Each Wednesday SB Nation's NASCAR reporter Jordan Bianchi answers your questions about the latest news and happenings within the sport. If you have a mailbag question email email@example.com.
I'm glad NASCAR finally realized Cup drivers were ruining the Xfinity Series, this is a long overdue rule. But why only a 10-race limit, why not restrict Cup drivers even more and turn the Xfinity Series into a true developmental series instead of just a playground for Cup drivers to beat up on younger drivers and earn another paycheck they don't really need?
A popular and understandable sentiment among many fans is that NASCAR didn't go far enough in placing a cap on the number of Xfinity and Camping World Truck Series races in which Sprint Cup drivers can participate. However, to enact sweeping changes to a longstanding policy to the degree Ben and others are clamoring for was always going to be difficult.
Many Xfinity teams already have sponsorship deals set for 2017 calling for Cup drivers to race a predetermined number of events, and a rule outright banning Cup drivers from competing in Xfinity events would've required a restructuring of these contracts. That's not a position NASCAR wants to place teams in this late in the year, nor should it.
What Wednesday's announcement did was establish some reasonable parameters, which should marginally help level the playing field between the elite and the minnows. Certainly more needs to be done -- especially in the areas of cost control -- but this is a good first step, and it wouldn't be surprising to see NASCAR later institute further restrictions now that teams know they cannot employ the services of Cup drivers on an unlimited basis.
Do you really see this changing anything, because I don't? Had NASCAR wanted to address the real problem it would've done something about the number of Cup teams also fielding Xfinity teams. That's the real problem. If NASCAR really wants to make Xfinity the series "where stars are born" then it needs to either ban Cup teams from double-dipping, or set some kind of salary cap so the smaller Xfinity-only teams actually have a shot to be competitive.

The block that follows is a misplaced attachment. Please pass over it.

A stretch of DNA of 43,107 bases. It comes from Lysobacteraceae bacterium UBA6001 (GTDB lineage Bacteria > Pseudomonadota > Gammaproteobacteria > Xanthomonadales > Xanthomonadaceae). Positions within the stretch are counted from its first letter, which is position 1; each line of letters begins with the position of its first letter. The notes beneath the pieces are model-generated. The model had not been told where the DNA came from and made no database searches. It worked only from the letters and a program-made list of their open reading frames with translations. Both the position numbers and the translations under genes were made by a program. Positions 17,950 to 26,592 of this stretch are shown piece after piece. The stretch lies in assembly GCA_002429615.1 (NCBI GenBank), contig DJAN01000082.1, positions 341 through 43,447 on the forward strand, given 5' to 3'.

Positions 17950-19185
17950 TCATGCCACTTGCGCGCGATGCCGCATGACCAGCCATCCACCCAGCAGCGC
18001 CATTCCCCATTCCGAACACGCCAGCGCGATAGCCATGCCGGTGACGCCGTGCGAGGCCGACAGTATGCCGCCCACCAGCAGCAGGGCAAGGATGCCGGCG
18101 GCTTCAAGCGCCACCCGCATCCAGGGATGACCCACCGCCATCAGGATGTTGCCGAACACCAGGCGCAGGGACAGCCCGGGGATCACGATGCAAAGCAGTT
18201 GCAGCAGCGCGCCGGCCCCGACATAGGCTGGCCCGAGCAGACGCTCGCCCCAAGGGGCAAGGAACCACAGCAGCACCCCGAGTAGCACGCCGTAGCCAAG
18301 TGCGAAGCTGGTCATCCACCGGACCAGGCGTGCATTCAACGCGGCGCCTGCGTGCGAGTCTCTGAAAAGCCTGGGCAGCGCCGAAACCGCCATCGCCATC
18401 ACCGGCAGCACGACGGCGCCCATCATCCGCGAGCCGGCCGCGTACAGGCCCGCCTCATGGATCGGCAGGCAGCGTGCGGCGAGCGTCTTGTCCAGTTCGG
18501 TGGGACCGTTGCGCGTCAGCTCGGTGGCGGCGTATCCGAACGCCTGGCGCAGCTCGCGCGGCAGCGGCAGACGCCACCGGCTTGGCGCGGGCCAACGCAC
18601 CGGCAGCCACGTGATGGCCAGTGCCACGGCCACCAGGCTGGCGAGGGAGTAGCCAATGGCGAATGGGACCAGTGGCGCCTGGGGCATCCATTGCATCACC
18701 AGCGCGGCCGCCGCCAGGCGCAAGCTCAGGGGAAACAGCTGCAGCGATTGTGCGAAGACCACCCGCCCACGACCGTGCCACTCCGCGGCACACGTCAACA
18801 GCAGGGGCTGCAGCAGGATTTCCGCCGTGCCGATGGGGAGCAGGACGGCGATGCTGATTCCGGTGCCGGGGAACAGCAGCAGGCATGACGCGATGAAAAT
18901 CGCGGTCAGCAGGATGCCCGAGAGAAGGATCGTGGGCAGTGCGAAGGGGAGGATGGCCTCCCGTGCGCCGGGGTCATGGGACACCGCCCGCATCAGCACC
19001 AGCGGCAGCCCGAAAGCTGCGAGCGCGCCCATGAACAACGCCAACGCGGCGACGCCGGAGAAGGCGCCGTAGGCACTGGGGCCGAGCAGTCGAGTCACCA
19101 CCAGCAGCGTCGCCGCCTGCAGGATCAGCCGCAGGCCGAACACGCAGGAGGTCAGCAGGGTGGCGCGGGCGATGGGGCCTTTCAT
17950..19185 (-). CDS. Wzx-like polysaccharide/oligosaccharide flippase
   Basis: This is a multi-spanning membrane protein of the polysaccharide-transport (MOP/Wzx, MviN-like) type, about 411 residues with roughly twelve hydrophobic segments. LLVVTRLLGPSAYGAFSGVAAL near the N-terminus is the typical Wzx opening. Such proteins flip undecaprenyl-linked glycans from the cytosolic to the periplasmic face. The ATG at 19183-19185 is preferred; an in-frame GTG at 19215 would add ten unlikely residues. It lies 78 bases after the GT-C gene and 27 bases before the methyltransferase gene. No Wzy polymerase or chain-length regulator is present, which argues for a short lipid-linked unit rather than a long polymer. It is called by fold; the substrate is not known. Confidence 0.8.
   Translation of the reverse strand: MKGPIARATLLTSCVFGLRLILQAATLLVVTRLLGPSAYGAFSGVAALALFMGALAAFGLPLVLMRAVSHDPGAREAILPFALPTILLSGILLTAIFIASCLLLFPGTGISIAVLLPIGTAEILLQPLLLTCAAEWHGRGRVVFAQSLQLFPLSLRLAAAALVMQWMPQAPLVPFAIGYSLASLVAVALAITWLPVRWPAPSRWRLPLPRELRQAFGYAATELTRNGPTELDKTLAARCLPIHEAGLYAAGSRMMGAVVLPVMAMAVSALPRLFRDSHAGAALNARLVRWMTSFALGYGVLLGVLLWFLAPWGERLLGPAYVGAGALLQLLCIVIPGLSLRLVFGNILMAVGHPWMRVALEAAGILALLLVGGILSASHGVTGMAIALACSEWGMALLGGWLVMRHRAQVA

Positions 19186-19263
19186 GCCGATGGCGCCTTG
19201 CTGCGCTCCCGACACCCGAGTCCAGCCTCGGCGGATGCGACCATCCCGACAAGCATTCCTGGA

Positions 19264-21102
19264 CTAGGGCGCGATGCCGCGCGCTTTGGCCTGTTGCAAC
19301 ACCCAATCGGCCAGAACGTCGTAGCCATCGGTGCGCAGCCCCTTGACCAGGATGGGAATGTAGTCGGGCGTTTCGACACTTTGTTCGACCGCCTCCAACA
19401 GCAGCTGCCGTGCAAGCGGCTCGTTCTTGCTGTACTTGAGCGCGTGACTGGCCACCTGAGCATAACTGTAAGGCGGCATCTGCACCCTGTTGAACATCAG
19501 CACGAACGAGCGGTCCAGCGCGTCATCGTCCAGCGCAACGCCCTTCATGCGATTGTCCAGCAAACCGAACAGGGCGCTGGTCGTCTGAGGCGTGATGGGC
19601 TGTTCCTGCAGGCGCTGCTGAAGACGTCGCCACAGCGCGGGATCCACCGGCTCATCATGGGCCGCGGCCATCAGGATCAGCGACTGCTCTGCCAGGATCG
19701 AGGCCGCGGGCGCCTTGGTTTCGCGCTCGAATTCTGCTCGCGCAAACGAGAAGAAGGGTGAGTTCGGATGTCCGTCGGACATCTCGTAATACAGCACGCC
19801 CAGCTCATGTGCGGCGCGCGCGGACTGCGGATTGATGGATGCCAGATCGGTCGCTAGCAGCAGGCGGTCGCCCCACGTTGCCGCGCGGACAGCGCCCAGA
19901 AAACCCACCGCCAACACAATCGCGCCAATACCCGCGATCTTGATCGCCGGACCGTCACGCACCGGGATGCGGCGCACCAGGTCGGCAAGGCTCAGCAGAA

In the short-term, don't expect to see a noticeable difference in the frequency with which Cup drivers win Xfinity races. The dominance exhibited by Joe Gibbs Racing, Team Penske, JR Motorsports, and Richard Childress Racing will continue at least for 2017 because these organizations have the depth to work around the limits now established.
Theoretically JGR could rotate Kyle Busch, Carl Edwards, Denny Hamlin, and Matt Kenseth in one of its cars during the Xfinity regular season -- each making a handful of starts -- then have first-year Cup driver Erik Jones run seven of the eight Xfinity races, with the exception of the championship finale where no full-time Cup drivers are permitted to compete regardless of experience.
Under this scenario, JGR would continue to win more than its fair share of races with almost zero drop-off from driver-to-driver. And the same applies to Penske, JRM, and RCR, which can arrange their rosters to have a Cup driver behind the wheel nearly every week and still not exceed the 10-race maximum.
This discrepancy isn't going away, though. Cup teams see the Xfinity Series as a way to develop young talent from drivers to crew chiefs, pit crew members to engineers. But these programs necessitate sponsorship money, and the quandary is many companies don't want to just align with a young unknown driver, but rather a proven commodity like Busch or Dale Earnhardt Jr. So to encourage sponsors to sign on, organizations incentivize them by offering opportunities to back Busch or Earnhardt in select races. Call it the NASCAR equivalent of the chicken or the egg.